A week later, my friend Qui-Gon and I found ourselves running up the trail in a torrential downpour toward Caledonia State Park. Thankfully, my friend Carly was there waiting for us. Carly and I worked together at an outdoor program in western North Carolina in 2007 and haven’t seen each other since. She and her family live near the trail in southern Pennsylvania, and they offered to take me and Qui-gon in for a night. It was so cool to catch up with Carly and share our stories from the past 8 years. She and her husband, Jake, and one year old daughter, Sammy, took us to dinner at an awesome Mexican restaurant, let us do laundry and take showers, and gave us incredibly comfortable beds to sleep in. The next morning, we had breakfast at a great little local restaurant, resupplied, and headed back to the trail. It meant so much to me that Carly went out of her way to give us an incredible night off the trail. Outdoor educator friends are the best!
Half Gallon Challenge
Since my last post, I crossed the 1,000 mile mark, made it to the halfway point, and, perhaps most importantly, ate a half gallon of ice cream. The Half Gallon Challenge is a longstanding tradition for thru-hikers that takes place at the Pine Grove Furnace State Park in Pennsylvania. I arrived in Pine Grove around 9:30am, which made me a little hesitant to take the challenge. My plan for the day was to hike 19 miles, and I wasn’t sure how well that much cream and sugar would sit in my stomach. But when I hiked up to the Pine Grove General Store and saw Magnus chowing down on some ice cream while several other hikers cheered for him, I knew it was ON. Initially, I thought the common rectangular carton of ice cream you see in grocery stores was a half gallon. Wrong. A half gallon is a rectangular carton PLUS a pint. I elected to start with the carton and chose Neapolitan flavor. Things were going exceptionally well until I had about a quarter of the carton left to go. I foolishly saved the frozen strawberries to eat last, and they were almost impossible to get down. Next up was a pint of hand-dipped ice cream. I went with raspberry because the woman working there said it was the easiest to stomach. I’m convinced that eating that pint was harder than climbing Katahdin will be. There were so many feelings: extreme nausea, sugar-drunkenness (this is a thing), dread. The ice cream was thick and sweet. I was simultaneously sweating and shivering. But there is no quitting for this yellow bird, so I silently counted to three and choked down the last bites. Success! I’m now a proud member of the Half Gallon Challenge club, and I have a nifty wooden spoon to prove it. Thanks to Coco, Magnus, Qui-Gon, Red Panda, Varsity, Obi-Wan, and Bear Claw for the encouragement. I couldn’t have done it without you guys.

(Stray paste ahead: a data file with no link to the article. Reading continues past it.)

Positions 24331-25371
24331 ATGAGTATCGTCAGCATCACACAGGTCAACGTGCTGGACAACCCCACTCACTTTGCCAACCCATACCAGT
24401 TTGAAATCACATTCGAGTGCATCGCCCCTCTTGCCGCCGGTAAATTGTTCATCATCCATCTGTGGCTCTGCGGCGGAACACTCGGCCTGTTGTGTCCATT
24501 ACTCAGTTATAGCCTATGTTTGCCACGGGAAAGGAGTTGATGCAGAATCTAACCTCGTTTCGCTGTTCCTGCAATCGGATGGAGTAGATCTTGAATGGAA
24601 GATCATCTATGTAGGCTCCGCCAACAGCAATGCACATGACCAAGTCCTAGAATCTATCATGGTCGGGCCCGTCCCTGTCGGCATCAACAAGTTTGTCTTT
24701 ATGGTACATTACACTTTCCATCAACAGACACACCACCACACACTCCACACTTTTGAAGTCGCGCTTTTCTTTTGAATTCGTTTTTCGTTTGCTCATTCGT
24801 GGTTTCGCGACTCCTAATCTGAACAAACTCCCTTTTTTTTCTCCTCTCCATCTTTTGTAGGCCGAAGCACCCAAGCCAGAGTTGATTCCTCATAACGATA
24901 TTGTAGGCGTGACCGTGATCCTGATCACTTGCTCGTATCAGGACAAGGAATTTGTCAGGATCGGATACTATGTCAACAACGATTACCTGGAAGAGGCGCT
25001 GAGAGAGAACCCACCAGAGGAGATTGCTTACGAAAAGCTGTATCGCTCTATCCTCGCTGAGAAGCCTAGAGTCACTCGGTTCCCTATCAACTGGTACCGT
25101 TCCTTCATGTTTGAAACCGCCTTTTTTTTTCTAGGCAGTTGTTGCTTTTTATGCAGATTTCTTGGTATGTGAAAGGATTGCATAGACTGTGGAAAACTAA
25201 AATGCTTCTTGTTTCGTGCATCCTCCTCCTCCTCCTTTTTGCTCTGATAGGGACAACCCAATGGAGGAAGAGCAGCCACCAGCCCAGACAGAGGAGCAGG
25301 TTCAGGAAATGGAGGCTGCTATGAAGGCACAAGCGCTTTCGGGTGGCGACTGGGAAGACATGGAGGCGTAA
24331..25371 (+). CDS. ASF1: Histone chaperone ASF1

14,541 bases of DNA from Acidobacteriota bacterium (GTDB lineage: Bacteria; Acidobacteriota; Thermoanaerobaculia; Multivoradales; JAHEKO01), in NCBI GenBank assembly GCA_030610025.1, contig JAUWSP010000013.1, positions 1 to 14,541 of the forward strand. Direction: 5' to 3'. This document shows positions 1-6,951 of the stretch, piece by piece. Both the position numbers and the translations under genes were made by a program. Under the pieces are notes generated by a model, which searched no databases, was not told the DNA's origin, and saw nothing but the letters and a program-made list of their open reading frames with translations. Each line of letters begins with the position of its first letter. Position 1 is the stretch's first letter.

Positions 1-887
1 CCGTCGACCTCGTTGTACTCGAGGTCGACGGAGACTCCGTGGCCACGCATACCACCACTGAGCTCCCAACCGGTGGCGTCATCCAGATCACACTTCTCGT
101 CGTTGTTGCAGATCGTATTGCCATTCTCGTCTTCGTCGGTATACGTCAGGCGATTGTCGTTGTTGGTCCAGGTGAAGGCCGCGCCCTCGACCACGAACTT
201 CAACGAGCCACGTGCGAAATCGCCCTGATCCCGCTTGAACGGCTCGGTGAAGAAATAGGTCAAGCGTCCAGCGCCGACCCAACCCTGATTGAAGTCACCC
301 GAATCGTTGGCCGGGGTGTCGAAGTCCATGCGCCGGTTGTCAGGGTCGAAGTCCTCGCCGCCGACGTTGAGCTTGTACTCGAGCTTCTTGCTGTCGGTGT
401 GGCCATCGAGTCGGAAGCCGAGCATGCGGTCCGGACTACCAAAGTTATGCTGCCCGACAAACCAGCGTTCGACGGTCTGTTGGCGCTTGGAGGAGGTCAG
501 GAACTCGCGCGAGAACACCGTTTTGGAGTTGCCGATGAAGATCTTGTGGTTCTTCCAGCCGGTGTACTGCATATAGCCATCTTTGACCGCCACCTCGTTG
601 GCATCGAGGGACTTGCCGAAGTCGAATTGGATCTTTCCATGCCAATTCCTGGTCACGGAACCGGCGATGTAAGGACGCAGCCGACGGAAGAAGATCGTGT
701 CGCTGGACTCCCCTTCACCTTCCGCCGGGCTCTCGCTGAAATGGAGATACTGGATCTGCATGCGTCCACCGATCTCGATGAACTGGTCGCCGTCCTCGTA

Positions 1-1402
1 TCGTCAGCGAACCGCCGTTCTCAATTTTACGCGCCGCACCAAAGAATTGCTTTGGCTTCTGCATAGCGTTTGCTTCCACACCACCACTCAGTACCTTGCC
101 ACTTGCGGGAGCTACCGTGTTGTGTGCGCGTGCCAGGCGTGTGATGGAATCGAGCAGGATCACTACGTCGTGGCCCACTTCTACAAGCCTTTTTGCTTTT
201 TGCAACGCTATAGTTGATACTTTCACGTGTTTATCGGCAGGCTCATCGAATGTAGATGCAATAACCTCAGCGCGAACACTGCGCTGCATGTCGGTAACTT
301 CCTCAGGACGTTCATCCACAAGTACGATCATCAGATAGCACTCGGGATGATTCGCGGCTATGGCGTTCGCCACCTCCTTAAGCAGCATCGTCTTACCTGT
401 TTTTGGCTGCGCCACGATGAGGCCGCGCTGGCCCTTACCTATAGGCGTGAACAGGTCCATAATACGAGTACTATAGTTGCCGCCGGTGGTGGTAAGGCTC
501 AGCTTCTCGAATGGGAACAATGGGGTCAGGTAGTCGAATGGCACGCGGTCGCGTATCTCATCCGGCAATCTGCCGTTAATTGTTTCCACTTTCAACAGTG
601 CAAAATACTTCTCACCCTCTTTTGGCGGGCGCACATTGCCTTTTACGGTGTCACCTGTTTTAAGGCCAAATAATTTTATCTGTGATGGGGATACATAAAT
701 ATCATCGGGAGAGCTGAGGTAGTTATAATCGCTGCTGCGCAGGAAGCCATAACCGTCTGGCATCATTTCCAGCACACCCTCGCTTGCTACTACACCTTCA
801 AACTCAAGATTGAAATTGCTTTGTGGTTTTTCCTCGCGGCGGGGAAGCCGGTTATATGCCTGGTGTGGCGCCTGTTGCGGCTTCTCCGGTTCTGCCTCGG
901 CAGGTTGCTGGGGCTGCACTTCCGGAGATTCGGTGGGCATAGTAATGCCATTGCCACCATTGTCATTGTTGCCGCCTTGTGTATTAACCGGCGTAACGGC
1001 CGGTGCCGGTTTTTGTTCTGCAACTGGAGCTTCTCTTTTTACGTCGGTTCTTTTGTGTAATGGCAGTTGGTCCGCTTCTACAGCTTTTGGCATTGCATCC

As it turns out, all that ice cream gave me tons of energy, and the afternoon’s hike was relatively easy and fun. I guess 3,000 calories and 90 grams of fat will do that for you.
I’m currently enjoying a zero day in Delaware Water Gap, PA. My mom came to visit me for the weekend, and we’re having an awesome time hanging out and being silly together. Her visit was perfectly timed, as the last few days have been very challenging. Pennsylvania is known for its rocky trails, and they’ve really been making hiking difficult. This state has been beautiful and the people here are some of the nicest I’ve met along the trail, but I couldn’t be more excited to leave these rocks behind.
This morning, my mom and I decided to pay forward some of the trail magic I’ve experienced over the past few months. It felt so good to leave some treats for fellow hikers, and I’ve spent all day picturing their smiles as they approached the coolers full of cold drinks, fresh fruit, and candy. Hopefully it gave them at least half of the joy leaving it out there provided my mom and me.
Until the next time, peace be the journey.